1. Health
Send to a Friend via Email
You can opt-out at any time. Please refer to our privacy policy for contact information.

Discuss in my forum

What Causes Reactive Arthritis? What are the Symptoms? How is it Treated?

By

Updated March 09, 2007

Question: What Causes Reactive Arthritis? What are the Symptoms? How is it Treated?
Reactive arthritis (also known as Reiter's syndrome) is a type of arthritis that occurs as a "reaction" to an infection in the body. Reactive arthritis itself is not contagious, but the infection can be passed from person to person.

  • What causes reactive arthritis?
  • Does the condition go away in all patients permanently or can it recur?
  • What are the symptoms of reactive arthritis?
  • How is reactive arthritis treated?
  • Is there any research which shows why not every infection causes reactive arthritis?
  • Answer:

    What is reactive arthritis? Does the condition go away in all patients permanently or can it recur?

    Reactive arthritis is an arthritis associated with pain and swelling that occurs 1 - 4 weeks after an infection. Reactive arthritis is characterized by asymmetric swelling in 4 or fewer joints. While most cases resolve on their own, some patients do get persistent disease or symptoms that remit and relapse. Many patients carry the genetic marker HLA-B27 which predisposes them to this condition. HLA-B27 is found in up to 80% of Caucasian patients with this condition but only 50% of African Americans.

  • Guide to Reactive Arthritis
  • What causes reactive arthritis? What are the symptoms of reactive arthritis?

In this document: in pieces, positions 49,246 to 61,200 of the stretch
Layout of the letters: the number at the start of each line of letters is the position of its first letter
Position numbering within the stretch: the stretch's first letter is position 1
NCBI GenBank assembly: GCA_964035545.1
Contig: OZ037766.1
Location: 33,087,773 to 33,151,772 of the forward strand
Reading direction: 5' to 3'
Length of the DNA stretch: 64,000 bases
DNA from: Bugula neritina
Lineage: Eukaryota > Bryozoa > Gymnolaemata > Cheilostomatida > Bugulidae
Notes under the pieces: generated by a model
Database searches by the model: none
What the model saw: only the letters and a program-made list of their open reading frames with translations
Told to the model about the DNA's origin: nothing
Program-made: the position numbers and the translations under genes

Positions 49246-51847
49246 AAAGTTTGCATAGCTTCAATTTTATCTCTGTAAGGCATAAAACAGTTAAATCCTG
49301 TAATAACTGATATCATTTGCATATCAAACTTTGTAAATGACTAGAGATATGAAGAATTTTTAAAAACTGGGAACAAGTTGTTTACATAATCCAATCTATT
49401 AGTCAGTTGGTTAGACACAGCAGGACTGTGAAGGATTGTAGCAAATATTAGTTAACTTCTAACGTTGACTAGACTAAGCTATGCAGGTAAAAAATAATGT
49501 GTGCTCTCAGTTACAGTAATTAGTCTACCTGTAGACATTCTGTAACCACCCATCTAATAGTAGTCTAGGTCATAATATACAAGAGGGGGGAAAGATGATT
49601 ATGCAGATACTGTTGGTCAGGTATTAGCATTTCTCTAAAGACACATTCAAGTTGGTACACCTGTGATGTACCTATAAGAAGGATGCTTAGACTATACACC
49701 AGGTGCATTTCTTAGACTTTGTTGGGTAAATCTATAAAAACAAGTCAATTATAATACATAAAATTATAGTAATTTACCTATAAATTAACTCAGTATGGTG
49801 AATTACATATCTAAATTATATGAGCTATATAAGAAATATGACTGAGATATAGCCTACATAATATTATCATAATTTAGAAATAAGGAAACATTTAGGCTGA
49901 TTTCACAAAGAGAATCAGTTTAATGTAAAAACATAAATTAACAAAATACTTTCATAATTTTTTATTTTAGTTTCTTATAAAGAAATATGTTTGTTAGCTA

This type of arthritis is the most common cause of inflammatory arthritis (pain plus swelling of the joints) in young men. Infections that may commonly cause reactive arthritis include sexually transmitted diseases such as chlamydia or HIV, as well as GI (gastrointestinal) pathogens causing diarrhea, such as shigella or salmonella. In addition to arthritis, patients may also develop rash, eye inflammation and urological symptoms.

  • HIV and Arthritis: What's the Connection?
  • How is reactive arthritis treated?

    Treatment is directed toward the underlying infection as well as NSAIDs (nonsteroidal anti-inflammatory drugs) to help with the arthritis symptoms. Patients with persistent disease may require DMARDs (disease-modifying anti-rheumatic drugs) and biological DMARDs.

    Is there any research which shows why not every infection causes reactive arthritis?

    The answer to this can be quite technical. In essence, the occurence of arthritis to infections is based on the organisms involved and the individuals immune response to the foreign organism or bacteria. It is the immune response that contributes to the inflammatory reaction (i.e. arthritis). The expression of HLA-B27 on cell lines may modify the response of the immune cells to enable invasion by the disease causing bacteria.

    Answers provided by Scott J. Zashin, M.D., clinical assistant professor at University of Texas Southwestern Medical School, Division of Rheumatology, in Dallas, Texas. Dr. Zashin is also an attending physician at Presbyterian Hospitals of Dallas and Plano. He is a fellow of the American College of Physicians and the American College of Rheumatology and a member of the American Medical Association. Dr. Zashin is author of Arthritis Without Pain - The Miracle of TNF Blockers. The book is useful for anyone on one of the biologic drugs (Enbrel, Remicade, Humira) or considering the biologic drugs. Read our review of the book.

    ©2014 About.com. All rights reserved.

    We comply with the HONcode standard
    for trustworthy health
    information: verify here.